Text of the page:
The Pixel C is Google's laptop-tablet hybrid and it's pretty cool - PhoneArena

The Pixel C is Google's laptop-tablet hybrid and it's pretty cool


Google's press conference event just ended on a very casually served high note – after presenting the new Nexus 5X and Nexus 6P, talking about the new Chromecast and Chromecast Audio, the company showed us its brand-new laptop-tablet hybrid, which it calls the Pixel C.

The Pixel C is a very interesting-looking piece of tech – it consists of the well-known combo of tablet and detachable keyboard, however, there are no ports, latches, or any types of connections to be done between the two devices – ever. The keyboard and tablet stick to each other via powerful magnets – as was demonstrated on stage, the user can either carry the hybrid by holding its tablet portion, or clutching the keyboard, and the two pieces would not detach from each other. When the keyboard is not in use, it can either close over the front of the tablet — classic laptop style — or be tucked over the tablet's back, allowing the user to use the screen in the classic touch manner.

The keyboard connects to the Pixel C via Bluetooth, and the tablet is smart enough to know to hide the Android virtual keyboard whenever it detects that the user is ready to use the physical accessory. However, this is not where the “partnership” between the two devices ends. Being a bluetooth keyboard, the accessory would, naturally, require a battery to function. The user is not to worry about recharging it, however, as the keyboard will be inductively charged by the Pixel C whenever the hybrid is in the “closed” state.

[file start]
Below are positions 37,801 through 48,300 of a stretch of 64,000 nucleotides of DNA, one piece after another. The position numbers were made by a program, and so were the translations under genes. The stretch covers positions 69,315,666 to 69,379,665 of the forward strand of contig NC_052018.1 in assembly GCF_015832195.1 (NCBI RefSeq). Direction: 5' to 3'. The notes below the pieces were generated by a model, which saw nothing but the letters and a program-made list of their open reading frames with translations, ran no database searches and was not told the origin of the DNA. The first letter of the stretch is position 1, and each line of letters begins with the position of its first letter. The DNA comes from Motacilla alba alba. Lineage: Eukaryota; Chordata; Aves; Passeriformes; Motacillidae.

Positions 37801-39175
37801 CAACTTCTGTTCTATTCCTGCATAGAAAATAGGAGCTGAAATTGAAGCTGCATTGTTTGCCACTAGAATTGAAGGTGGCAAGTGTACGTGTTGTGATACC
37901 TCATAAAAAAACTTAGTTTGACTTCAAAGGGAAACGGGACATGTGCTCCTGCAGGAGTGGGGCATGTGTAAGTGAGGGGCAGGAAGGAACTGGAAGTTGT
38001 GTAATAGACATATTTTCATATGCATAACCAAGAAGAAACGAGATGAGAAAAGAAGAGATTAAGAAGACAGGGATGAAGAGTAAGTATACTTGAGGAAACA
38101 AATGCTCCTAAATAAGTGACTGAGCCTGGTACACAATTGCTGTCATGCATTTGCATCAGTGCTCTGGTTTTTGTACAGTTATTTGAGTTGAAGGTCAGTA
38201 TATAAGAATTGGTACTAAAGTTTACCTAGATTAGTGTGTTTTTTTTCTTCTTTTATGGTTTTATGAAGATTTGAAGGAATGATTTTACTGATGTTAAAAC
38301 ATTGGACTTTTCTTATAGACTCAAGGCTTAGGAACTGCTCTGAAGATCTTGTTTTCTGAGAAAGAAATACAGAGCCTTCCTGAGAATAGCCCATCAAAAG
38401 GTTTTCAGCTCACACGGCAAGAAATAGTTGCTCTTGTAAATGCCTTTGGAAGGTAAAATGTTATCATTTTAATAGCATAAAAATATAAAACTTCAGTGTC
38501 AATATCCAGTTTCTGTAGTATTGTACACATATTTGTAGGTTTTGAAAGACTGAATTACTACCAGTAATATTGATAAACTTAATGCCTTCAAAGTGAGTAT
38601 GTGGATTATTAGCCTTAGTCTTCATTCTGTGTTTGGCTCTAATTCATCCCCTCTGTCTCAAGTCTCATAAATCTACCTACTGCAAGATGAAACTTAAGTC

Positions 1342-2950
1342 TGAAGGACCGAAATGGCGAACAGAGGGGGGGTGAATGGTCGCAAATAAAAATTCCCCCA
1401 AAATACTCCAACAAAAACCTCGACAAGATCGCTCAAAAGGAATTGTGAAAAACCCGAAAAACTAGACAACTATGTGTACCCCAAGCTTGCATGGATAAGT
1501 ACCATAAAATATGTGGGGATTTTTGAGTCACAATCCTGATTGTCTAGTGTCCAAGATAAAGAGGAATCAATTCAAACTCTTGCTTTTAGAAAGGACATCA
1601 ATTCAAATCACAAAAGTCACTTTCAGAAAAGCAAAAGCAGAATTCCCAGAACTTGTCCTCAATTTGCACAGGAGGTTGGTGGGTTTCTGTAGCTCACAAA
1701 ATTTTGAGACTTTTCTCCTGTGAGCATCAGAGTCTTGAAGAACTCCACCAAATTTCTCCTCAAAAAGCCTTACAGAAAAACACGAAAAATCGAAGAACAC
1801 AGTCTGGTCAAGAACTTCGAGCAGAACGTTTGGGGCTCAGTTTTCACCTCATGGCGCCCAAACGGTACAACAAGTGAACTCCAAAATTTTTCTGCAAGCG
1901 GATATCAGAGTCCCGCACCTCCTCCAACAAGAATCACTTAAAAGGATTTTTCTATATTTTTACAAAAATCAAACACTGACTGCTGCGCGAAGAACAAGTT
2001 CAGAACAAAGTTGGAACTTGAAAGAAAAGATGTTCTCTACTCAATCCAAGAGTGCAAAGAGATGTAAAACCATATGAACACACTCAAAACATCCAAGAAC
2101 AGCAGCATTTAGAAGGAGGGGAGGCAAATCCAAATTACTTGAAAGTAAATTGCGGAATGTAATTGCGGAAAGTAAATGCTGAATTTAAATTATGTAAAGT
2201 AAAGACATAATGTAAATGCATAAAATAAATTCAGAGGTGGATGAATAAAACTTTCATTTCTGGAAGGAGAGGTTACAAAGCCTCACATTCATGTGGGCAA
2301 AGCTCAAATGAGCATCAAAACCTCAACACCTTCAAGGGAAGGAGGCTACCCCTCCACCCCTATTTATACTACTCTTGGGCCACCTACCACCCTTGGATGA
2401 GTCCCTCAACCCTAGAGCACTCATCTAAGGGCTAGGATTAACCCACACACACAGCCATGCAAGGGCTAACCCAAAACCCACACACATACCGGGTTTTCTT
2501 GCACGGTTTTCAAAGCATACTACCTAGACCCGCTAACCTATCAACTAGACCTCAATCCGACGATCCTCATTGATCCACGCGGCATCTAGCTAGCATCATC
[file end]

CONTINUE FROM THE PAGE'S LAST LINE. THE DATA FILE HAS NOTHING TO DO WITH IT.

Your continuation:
Hardware-wise, the tablet is nothing to sneeze at, too. It packs a quad-core Nvidia Tegra X1 CPU, with a Maxwell GPU, and 3 GB of RAM, and Google was especially proud of the device's prowess. Its screen has a 10.2-inch diagonal and a bit of a weird resolution – 2560 x 1800, which results in a pixel density of 308 PPI – pretty crisp! Additionally, the display is said to be able to achieve a 500 nits brightness level, which sounds very well usable even under direct sunlight. Of course, it will also depend on actual screen reflectiveness. The device's knack for media consumption is rounded off by its stereo speakers, perched on either side of its frame.

As far as software goes – of course, it's going to run Android 6.0 Marshmallow out of the box. More interestingly, Google promised regular software updates every 6 weeks, which sounds just a bit curious – how far are these updates going to take the device down the line?

The Google Pixel C's launch is supposed to happen some time around this holiday season, priced at $499 for the 32 GB model, and $599 for the 64 GB one. Unfortunately, the keyboard is a separate accessory and will set you back another $149.

Any takers?

Loading Comments...
FCC OKs Cingular\'s purchase of AT&T Wireless